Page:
The nest day we traveled to Ourarzazate where we spent the night and then continued on our road trip early the next morning to Todra Gorge; a narrow valley between hills or mountains, with steep rocky walls and a stream running through it. We pulled our van over to the side of the road for a break and liberated our stiff backs with a walk in the cold, refreshing stream. To look up at the parting mountains, bright blue sky, and cotton candy clouds, while walking in the crystal-clear stream was remarkable.


            We piled back into the van and continued on to Marrakesh where we spent the night in a hostel in the center of the medina. Although I nearly got drastically lost, the medina was a beautiful intertwinement of roads brimming full with all five senses: bright colors, salivating smells, loud noises, smooth leather, and delicious cactus fruit. Following Marrakesh, the CIEE clan continued on our home stretch back home to Rabat.


            From Merzouga, to Ouarzazate, to Todra Gorge, and finally to Marrakesh, the weekend was whirlwind of insanely groovy experiences. I will never forget this weekend and I will forever be thankful for this beautiful adventure.



CIEE Fall Semester 2016 Newesletter I

Exploring Rabat By Maryam Baig 

The Amazing CIEE Staff 

I would like to begin by expressing my gratitude towards the genuine staff at the CIEE center in Morocco. From the resident director Madiha Chafik DeRosa, the Program Assistant, Oumaima Farik and also the Program Assistant/ Darija Professor Haddou Elbour, thank you for making our transition into a new country an easy, fun, and memorable one. 

Rabat Tour 

Following the first week with orientation sessions and the start of Darija class, we went on a Rabat tour on the first weekend of the CIEE program. We visited Chellah, a Roman city that was rebuilt by the Marinids in the 13th century. Complete with a mosque, madrasa, Andalusian style garden and an ongoing water system that the nearby neighbors continue to use even today. 

Mohammad V Mausoleum 

This is where the current Moroccan king's father ( the late King Hassan II) and great-grandfather have been laid to rest. The construction of this monument is a testament to the beauty of Moroccan architecture. Complete with a mesmerizing mosque right next to it, the intricate attention to  detail from the carved wood to the patterned zellij, makes me wish that non-muslims were also allowed into the mosque to appreciate its captivating beauty. 


The Qasbah of Rabat 

On the left is an image of the Qasbah, a medieval fort overlooking the new city of Rabat. Underneath the image of the Qasbah, you'll see the beautiful blue and white houses lined up throughout the beautiful Qasbah. Also, I must admit that, although I am a dog person, yet seeing all these adorable cats lingering around Rabat is really heart melting! You must Visit this beautiful country, as having witnessed its captivating beauty in person- be it the people who welcomed me with open arms everywhere I went, or the numerous monuments I've strolled through, I know these images I've captured hardly do any justice to its beauty.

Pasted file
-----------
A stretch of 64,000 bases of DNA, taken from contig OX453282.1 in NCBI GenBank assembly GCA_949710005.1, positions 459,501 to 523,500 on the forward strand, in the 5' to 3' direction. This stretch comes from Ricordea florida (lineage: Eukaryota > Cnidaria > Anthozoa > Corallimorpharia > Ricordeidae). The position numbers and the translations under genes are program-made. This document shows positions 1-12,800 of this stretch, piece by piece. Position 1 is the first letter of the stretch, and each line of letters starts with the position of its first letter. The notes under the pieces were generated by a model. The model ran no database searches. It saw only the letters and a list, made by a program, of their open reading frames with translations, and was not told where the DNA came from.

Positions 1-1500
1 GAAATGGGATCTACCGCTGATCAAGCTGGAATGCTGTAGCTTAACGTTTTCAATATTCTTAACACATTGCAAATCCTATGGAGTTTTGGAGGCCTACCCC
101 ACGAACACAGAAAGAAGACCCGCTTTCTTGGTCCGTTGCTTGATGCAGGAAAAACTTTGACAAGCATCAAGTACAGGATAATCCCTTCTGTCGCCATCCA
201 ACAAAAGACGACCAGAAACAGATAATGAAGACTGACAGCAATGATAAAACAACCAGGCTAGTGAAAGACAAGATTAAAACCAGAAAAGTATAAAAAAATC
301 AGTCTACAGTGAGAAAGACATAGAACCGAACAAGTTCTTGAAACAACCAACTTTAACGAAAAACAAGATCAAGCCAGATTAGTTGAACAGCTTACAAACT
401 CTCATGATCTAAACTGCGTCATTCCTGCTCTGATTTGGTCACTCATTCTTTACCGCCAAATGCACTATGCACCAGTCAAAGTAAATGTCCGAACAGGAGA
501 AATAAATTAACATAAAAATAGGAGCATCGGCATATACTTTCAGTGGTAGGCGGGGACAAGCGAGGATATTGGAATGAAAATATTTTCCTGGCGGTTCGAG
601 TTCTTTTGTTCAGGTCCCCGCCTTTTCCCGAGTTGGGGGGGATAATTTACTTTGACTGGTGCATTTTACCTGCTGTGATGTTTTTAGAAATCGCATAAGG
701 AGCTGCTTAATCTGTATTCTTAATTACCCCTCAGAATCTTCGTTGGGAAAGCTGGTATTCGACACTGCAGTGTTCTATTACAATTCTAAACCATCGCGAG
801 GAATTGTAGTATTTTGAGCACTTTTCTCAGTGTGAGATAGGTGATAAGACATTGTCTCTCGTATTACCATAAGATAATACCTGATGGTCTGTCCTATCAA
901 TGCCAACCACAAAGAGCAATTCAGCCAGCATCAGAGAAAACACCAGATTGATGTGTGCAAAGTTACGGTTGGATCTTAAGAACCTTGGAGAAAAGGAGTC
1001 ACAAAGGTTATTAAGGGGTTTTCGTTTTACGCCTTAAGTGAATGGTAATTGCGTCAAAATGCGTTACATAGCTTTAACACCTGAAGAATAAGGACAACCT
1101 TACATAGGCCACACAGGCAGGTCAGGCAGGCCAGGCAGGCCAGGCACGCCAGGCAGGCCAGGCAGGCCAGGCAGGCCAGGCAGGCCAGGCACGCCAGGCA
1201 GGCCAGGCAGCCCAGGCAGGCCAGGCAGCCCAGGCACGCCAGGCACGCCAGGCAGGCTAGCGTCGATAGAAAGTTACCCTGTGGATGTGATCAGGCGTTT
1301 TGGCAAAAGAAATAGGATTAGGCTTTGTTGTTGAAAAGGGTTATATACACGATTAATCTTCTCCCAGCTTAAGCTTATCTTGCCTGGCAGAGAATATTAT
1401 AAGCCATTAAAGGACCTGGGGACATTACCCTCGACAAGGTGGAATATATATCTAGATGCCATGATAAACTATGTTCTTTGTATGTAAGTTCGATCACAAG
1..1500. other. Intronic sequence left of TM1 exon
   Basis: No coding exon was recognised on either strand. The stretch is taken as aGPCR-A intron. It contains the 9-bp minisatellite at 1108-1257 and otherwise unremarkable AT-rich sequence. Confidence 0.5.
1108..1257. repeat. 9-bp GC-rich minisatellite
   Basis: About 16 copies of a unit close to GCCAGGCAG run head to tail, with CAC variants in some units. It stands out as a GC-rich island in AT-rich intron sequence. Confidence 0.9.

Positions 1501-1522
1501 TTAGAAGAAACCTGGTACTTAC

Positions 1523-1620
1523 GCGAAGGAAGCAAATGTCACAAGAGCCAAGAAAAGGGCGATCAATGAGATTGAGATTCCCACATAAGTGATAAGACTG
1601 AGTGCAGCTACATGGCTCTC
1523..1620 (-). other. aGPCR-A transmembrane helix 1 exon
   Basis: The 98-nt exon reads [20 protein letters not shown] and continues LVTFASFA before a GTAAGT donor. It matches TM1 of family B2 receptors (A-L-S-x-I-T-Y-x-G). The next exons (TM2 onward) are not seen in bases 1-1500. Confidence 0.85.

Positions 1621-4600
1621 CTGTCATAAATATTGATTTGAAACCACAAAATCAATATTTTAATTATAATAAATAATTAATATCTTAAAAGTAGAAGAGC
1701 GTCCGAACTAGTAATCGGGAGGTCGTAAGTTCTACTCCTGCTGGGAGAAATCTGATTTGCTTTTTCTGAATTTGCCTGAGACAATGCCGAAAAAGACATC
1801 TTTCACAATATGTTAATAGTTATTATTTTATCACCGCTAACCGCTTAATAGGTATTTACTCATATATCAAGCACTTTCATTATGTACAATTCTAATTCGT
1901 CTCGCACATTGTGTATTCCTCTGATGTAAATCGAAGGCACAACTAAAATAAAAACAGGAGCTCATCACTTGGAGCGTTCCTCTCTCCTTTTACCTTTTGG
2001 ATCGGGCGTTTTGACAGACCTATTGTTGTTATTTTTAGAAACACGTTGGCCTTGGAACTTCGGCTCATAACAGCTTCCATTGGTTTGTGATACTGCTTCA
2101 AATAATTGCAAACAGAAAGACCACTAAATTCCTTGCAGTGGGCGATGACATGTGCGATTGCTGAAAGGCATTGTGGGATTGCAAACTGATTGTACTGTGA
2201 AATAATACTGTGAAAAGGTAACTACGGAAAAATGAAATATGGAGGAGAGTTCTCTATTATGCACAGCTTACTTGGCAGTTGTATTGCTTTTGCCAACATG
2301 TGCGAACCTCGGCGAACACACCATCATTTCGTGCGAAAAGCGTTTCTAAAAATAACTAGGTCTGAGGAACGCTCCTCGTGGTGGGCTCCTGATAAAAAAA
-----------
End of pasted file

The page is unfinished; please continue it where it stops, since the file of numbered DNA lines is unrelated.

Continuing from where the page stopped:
AL & MS summer 2016 Issue IV

Rabat CIEE scene by Reyanna Blank



No fireworks, but Rabat really is our home away from home! We combined Iftar and a Fourth of July celebration with the Moroccan teachers, "buddies," and American students.




July 6—11, 2016

In addition to visiting other cities within Morocco, our group of five in the Moroccan Studies program spent a week in Jordan and Israel. It still blows me away that the trip was even possible. We departed early Wednesday morning from the Casablanca airport and arrived in Amman, Jordan, where we visited the old Roman Theater, Citadel Hill, and ate some delicious Jordanian kebab and hummus (and then slept off our jetlag for the rest of the day).

Early the next morning the real part of our Israel adventure began. We met up with seven other students in the CIEE Jordan program and two CIEE directors. Together we crossed the border by cab and bus from Jordan into Israel—or attempted to. Anyone familiar with the Israeli-Palestinian conflict knows just how challenging crossing the border can be, and two members of our group were held up at the border with one of the directors for six hours waiting for their passports to be cleared. Finally, though, they were through, and we continued our journey to the sea of Galilee.


    Only slightly behind schedule, we traveled to (in my opinion) the most important place to visit in Israel—the Chwarma vendor. Afterward we bussed to Capernaum and the Church of the Primacy of St. Peter by the sea, where we were able to put our feet into the same water that Jesus is said to have. Exhausted from our long day, we finally made it to our home base in the city of Haifa.

    The first day was only physically tiring, though; visiting Jerusalem the next day was an emotional marathon. We were introduced to a plethora of both religious and historic landmarks: The Dome of the Rock, the Church of the Holy Sepulcher, and both the Western Wall and the Separation Wall. We ended our Israel experience with a brief stop in Nazareth for more chwarma and then walking to the top of the Mount of Precipice for a last overview of the area.